As part of a series on DSM-V at Scientific American blogs, editor Ingrid Wickelgren hosts an article by Ferris Jabr on her blog. The central premise of the article is that for DSM-V ‘science remains a stranger’. The interested reader can look at the post in more detail through the link above but for the sake of convenience I will list the main points in the article as I see them and address them point by point.
#1 DSM-V is ‘routinely lambasted as fiction borne out of convenience rather than a solid clinical text grounded in research’.
There are several responses to this
a. Firstly I would argue that this is simply rhetoric. The author neither specifies what types of criticism are being referred to nor cites evidence for this. It could just as well be said ‘routinely used as a solid clinical text grounded in research rather than routinely lambasted as fiction borne out of convenience’.
b. Even if the DSM-V is criticised, this may say more about its success than about any validity of the criticisms.
c. Furthermore relevant criticisms are a necessary part of normal science. They constitute the way that a science develops. For any scientific journal it is essential to communicate to the general public the importance of criticism in the development of a scientific discipline. Thus the point needs to be made that scientific criticisms are absolutely essential.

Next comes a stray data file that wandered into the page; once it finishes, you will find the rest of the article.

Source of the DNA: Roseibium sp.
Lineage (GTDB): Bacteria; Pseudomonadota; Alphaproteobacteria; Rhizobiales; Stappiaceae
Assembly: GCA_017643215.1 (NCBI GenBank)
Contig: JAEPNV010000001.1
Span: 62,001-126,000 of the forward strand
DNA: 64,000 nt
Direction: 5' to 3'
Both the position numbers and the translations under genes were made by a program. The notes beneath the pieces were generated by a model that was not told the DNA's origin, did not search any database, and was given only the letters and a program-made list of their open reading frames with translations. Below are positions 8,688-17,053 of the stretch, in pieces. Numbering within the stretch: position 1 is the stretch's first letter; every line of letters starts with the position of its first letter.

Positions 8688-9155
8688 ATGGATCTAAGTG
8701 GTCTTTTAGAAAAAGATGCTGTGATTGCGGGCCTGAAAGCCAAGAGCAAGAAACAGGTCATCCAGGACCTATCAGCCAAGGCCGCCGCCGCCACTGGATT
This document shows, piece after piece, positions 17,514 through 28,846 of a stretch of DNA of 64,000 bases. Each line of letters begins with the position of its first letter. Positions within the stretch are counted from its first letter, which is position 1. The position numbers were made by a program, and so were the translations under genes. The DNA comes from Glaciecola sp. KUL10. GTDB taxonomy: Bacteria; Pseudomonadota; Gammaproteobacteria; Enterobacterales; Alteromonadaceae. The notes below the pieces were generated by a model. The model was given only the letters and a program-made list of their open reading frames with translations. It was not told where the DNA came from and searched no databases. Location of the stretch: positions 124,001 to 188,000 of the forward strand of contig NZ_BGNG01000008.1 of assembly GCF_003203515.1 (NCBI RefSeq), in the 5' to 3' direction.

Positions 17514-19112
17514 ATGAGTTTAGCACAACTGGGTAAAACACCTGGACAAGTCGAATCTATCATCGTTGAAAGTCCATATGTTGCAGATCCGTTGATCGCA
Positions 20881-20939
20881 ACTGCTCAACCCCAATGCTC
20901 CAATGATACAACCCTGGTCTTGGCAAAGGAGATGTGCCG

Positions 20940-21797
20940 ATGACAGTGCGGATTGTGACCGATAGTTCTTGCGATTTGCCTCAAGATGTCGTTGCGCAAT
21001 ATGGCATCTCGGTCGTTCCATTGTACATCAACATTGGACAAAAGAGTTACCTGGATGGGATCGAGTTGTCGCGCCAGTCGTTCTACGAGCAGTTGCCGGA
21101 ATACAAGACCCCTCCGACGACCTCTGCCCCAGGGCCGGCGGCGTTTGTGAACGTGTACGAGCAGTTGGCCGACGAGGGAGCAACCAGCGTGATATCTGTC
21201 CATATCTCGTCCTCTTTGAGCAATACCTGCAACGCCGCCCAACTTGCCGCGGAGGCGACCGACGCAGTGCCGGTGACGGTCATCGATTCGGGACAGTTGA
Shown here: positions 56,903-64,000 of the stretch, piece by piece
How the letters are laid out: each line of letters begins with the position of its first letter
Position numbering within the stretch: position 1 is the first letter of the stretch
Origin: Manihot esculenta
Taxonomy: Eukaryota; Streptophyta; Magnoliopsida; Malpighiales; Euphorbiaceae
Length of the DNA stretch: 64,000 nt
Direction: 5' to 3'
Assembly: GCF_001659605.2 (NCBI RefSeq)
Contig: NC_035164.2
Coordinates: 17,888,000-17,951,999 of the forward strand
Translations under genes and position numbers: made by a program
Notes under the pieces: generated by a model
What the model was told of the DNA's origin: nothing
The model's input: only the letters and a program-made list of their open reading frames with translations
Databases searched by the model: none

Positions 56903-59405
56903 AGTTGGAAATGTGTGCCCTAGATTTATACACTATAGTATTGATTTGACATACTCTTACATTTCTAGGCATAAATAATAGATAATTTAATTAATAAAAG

#2 ‘Indeed many of these changes could have been made years ago’.
The author argues that some changes were long overdue. However no specific changes are mentioned which prevents us from understanding what the author is referring to. Although the author refers to a previous feature article this contains so many changes that it is difficult to see which is relevant to his statement e.g Does he mean that changes to psychosis were long overdue or that the severity of symptoms will be graded? We can also argue that changes have been delayed until field trials have been completed. In other words until the scientific evidence was available.
#3 Six Schizophrenia categories are being removed and the author argues that they were not based on empirical data.
The author needs to understand Psychiatry from a historical perspective and I would highly recommend Thomas Kuhn’s ‘The Structure of Scientific Revolutions’ which illustrates how essential this approach is to commenting on science and how the language relates to that community. Schizophrenia was originally derived from the concept of Dementia Praecox which in turn was based on the lifetime observations of Emile Kraeplin, a giant in the field of Psychiatry. He published his work on Dementia Praecox in the fourth edition of Lehrbuch der Psychiatrie in 1893.
These observations were empirical observations in the truest sense and lay the foundations for our understanding of Schizophrenia. These foundations gave rise to the subsequent work in refining the construct of Schizophrenia which rather than being plucked out of the air arise from an empirical tradition spanning two centuries. Also one of the subtypes – Catatonic – is such a common feature that is becoming a mandatory descriptive term for all cases of Schizophrenia and so the remark that it is being removed is inaccurate.